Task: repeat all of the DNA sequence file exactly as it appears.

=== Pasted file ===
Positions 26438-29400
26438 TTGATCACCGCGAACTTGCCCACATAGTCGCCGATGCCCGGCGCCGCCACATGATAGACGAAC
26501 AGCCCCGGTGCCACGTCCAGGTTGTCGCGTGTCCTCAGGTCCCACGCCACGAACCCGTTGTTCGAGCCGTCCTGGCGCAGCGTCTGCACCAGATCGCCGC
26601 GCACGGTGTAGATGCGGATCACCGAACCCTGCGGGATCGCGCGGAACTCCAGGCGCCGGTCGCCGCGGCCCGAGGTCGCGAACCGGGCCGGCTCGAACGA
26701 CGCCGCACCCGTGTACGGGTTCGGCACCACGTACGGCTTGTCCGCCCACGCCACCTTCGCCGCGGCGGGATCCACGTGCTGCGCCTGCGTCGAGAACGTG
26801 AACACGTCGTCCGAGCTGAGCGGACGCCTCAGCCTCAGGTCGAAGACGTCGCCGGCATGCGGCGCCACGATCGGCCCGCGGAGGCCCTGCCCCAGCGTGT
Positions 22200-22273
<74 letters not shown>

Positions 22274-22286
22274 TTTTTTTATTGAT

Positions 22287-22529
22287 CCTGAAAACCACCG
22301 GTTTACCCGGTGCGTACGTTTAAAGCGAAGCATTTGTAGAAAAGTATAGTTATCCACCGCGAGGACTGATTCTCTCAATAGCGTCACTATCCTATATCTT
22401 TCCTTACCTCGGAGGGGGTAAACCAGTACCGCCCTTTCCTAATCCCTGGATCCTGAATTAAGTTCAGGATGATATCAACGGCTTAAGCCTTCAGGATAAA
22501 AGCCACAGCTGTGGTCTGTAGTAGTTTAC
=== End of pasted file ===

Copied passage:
Positions 26438-29400
26438 TTGATCACCGCGAACTTGCCCACATAGTCGCCGATGCCCGGCGCCGCCACATGATAGACGAAC
26501 AGCCCCGGTGCCACGTCCAGGTTGTCGCGTGTCCTCAGGTCCCACGCCACGAACCCGTTGTTCGAGCCGTCCTGGCGCAGCGTCTGCACCAGATCGCCGC
26601 GCACGGTGTAGATGCGGATCACCGAACCCTGCGGGATCGCGCGGAACTCCAGGCGCCGGTCGCCGCGGCCCGAGGTCGCGAACCGGGCCGGCTCGAACGA
26701 CGCCGCACCCGTGTACGGGTTCGGCACCACGTACGGCTTGTCCGCCCACGCCACCTTCGCCGCGGCGGGATCCACGTGCTGCGCCTGCGTCGAGAACGTG
26801 AACACGTCGTCCGAGCTGAGCGGACGCCTCAGCCTCAGGTCGAAGACGTCGCCGGCATGCGGCGCCACGATCGGCCCGCGGAGGCCCTGCCCCAGCGTGT
Positions 22200-22273
<74 letters not shown>

Positions 22274-22286
22274 TTTTTTTATTGAT

Positions 22287-22529
22287 CCTGAAAACCACCG
22301 GTTTACCCGGTGCGTACGTTTAAAGCGAAGCATTTGTAGAAAAGTATAGTTATCCACCGCGAGGACTGATTCTCTCAATAGCGTCACTATCCTATATCTT
22401 TCCTTACCTCGGAGGGGGTAAACCAGTACCGCCCTTTCCTAATCCCTGGATCCTGAATTAAGTTCAGGATGATATCAACGGCTTAAGCCTTCAGGATAAA
22501 AGCCACAGCTGTGGTCTGTAGTAGTTTAC